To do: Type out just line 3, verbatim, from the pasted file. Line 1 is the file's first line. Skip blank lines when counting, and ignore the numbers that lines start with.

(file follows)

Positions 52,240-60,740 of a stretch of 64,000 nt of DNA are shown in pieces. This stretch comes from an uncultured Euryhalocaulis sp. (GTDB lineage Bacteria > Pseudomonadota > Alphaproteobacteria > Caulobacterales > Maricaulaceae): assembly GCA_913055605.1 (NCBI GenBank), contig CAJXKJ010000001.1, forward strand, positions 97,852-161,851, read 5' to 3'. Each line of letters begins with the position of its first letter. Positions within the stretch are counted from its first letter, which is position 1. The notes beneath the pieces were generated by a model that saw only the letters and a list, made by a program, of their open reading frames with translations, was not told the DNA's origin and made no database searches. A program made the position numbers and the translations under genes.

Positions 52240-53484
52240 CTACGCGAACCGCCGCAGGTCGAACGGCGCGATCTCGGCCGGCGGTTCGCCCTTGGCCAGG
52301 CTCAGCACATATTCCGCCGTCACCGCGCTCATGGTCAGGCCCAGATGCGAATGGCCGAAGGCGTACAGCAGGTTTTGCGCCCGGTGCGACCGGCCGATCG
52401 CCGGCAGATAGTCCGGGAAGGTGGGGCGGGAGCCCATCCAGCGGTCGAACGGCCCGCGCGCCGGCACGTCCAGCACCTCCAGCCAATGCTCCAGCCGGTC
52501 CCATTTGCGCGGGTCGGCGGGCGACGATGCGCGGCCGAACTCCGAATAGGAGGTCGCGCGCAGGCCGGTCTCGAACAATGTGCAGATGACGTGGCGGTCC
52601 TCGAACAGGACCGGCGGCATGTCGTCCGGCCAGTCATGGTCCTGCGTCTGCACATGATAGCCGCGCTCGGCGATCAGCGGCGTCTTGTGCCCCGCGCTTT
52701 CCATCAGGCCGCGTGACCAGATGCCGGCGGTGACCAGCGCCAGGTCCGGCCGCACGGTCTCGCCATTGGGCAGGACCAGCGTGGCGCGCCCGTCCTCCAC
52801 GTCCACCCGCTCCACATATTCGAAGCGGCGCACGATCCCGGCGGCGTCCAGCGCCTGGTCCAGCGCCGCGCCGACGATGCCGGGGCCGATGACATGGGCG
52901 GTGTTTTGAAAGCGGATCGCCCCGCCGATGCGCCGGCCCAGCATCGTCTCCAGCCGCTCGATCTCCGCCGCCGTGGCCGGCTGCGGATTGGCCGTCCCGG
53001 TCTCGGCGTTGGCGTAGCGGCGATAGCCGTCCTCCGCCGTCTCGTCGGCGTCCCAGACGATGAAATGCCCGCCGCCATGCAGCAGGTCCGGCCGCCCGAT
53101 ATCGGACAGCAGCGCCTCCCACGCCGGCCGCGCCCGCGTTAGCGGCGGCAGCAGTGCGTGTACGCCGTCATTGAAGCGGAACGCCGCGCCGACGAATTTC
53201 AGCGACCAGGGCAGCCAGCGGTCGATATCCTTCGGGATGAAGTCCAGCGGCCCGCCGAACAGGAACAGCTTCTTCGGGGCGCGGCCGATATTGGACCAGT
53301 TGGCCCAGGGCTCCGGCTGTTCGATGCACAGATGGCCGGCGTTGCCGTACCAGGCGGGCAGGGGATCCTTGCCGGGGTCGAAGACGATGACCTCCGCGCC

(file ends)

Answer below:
52240 CTACGCGAACCGCCGCAGGTCGAACGGCGCGATCTCGGCCGGCGGTTCGCCCTTGGCCAGG